Review: 'No Place For A Woman' at Theatre 503
Cordelia O’Neill’s No Place For A Woman begins in total, can’t-see-your-hand-in-front-of-your-face darkness. The sudden shift from the glow of the house lights under which I’d been checking my phone to utter blackness sends the audience plunging, headlong in an abyss. Elliot Rennie's cello plays eerily, and as the lights begin to come up – just enough to be able to make out figures – we’re somewhere else. There we stay for the next 75 minutes, and not for a second do I for one want to be anywhere else.
The same can’t be said for the characters, both trapped. Two women stand on the stage, separated by a shaft of light as if through a crack in a door. If one is on the side from which the light is shining, it’s Annie (Ruth Gemmell), a society woman organising a party. If one is in the dark, it’s Bella (Emma Paetz), whose ballet lesson is intermittently interrupted by something unknown, but terrible. It becomes clear that Annie is the wife of concentration camp commandant, and Bella a prisoner in the camp.
The two women live side by side, Annie just outside of the camp, yet their lives are apparently different in the extreme. It's only when Annie’s husband, Frederick, plucks Bella from the camp to dance at their party that the lines between the two women begin to blur. Sarah Readman’s lighting unifies them, giving them equal weight, despite the separating beam. Director Kate Budgen has the characters switching places as they speak, stepping over the shaft of light, dissolving the boundary further. When they break from their reports to plead with Frederick, they stand side by side, arms touching, speaking as though to each other.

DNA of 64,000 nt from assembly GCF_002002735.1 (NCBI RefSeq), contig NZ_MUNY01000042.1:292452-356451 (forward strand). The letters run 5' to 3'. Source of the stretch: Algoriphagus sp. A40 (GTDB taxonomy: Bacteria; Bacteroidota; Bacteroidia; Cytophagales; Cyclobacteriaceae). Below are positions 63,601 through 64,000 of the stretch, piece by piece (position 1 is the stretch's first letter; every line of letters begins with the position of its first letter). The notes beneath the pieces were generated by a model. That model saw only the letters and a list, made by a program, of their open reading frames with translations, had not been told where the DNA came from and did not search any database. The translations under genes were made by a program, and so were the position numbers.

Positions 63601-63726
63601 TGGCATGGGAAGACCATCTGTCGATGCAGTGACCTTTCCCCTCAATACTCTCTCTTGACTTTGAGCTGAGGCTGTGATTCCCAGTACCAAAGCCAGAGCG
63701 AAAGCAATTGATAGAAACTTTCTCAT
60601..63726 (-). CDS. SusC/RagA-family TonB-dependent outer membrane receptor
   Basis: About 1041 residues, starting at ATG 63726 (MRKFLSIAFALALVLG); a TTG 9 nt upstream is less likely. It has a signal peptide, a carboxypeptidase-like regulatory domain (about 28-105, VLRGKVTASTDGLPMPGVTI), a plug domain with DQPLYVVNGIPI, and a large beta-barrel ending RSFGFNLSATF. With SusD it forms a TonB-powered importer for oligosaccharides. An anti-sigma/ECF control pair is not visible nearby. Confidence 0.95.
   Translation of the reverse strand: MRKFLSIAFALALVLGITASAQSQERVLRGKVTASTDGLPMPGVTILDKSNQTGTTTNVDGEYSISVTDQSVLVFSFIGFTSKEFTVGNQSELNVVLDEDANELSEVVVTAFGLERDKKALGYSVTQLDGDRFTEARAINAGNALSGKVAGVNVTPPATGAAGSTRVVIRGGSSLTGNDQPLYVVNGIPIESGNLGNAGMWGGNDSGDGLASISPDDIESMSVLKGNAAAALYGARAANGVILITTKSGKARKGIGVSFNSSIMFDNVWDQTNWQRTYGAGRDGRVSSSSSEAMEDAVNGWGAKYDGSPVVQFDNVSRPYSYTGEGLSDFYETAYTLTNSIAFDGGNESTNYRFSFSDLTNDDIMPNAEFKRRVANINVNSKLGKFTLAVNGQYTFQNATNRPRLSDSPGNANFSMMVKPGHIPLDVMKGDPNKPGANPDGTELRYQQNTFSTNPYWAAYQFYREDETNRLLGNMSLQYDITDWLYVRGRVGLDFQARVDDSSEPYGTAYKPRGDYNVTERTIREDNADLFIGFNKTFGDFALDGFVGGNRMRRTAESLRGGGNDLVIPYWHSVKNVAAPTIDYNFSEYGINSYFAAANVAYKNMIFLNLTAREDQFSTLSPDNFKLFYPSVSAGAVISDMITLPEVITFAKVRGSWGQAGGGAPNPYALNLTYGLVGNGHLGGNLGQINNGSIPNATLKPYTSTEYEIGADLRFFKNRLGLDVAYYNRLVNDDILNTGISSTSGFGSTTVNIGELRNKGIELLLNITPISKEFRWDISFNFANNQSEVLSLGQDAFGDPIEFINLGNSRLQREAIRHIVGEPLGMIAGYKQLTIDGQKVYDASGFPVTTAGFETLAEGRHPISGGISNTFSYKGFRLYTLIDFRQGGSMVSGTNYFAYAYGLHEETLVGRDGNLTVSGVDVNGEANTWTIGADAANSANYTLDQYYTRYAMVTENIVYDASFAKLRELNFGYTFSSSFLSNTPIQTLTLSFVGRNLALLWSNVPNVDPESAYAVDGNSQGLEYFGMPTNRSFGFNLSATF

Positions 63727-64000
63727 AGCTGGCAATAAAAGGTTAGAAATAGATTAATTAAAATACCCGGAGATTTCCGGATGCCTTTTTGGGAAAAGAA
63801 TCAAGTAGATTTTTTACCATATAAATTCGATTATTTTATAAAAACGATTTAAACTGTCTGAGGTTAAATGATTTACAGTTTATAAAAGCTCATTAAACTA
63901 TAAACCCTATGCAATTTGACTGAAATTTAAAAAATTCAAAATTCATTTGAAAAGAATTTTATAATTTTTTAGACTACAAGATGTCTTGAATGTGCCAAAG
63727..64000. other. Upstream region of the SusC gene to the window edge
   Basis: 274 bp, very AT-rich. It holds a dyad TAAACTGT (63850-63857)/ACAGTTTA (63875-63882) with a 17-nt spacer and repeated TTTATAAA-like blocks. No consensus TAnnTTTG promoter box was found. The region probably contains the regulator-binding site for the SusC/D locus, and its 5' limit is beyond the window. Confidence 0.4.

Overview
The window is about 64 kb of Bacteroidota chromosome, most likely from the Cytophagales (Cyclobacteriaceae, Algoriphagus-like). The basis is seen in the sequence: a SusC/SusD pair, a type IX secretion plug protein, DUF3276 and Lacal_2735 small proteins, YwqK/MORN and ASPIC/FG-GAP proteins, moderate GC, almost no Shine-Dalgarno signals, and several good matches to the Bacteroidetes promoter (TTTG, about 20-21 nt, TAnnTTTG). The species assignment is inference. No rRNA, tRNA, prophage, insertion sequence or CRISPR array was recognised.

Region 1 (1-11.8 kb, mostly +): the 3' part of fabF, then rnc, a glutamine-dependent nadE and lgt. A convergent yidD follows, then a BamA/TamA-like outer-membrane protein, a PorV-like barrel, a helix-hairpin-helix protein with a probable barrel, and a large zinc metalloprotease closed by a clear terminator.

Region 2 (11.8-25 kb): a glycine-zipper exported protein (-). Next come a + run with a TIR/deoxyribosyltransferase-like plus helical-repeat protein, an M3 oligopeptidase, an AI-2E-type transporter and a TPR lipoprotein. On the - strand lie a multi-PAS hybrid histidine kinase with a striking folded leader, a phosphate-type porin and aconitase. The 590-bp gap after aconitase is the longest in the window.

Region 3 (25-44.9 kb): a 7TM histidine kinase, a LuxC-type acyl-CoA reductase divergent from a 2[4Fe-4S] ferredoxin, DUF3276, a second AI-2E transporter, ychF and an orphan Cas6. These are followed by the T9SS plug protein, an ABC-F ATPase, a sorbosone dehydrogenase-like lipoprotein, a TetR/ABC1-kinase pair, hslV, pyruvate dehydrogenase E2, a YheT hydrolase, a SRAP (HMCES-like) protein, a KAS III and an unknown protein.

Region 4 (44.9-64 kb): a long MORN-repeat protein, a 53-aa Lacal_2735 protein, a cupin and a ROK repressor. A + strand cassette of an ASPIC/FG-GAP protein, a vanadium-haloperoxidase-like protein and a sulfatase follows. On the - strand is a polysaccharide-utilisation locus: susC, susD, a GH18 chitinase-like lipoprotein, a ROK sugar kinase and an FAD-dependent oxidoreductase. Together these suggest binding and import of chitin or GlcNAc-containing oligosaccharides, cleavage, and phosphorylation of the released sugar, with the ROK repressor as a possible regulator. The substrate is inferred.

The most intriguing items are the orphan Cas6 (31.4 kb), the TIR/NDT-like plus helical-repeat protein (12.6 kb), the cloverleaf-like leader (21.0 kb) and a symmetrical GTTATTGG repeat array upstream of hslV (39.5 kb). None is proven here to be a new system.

Although the course of the two women's lives differs greatly, they're connected by their desperation to be loved and to live. Gemmell plays Annie with such anxious brittleness its hard not to imagine her spine, so straight she should herself have been a dancer, cracking and resetting itself as she adapts to her new surroundings. Paetz, by contrast, is elastic as Bella, bending herself to survive. When they speak in the closing moments, it's with mutual understanding of what binds them: their survival and, now, their freedom.
See the play until May 27th.
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Photo credit: Jack Sain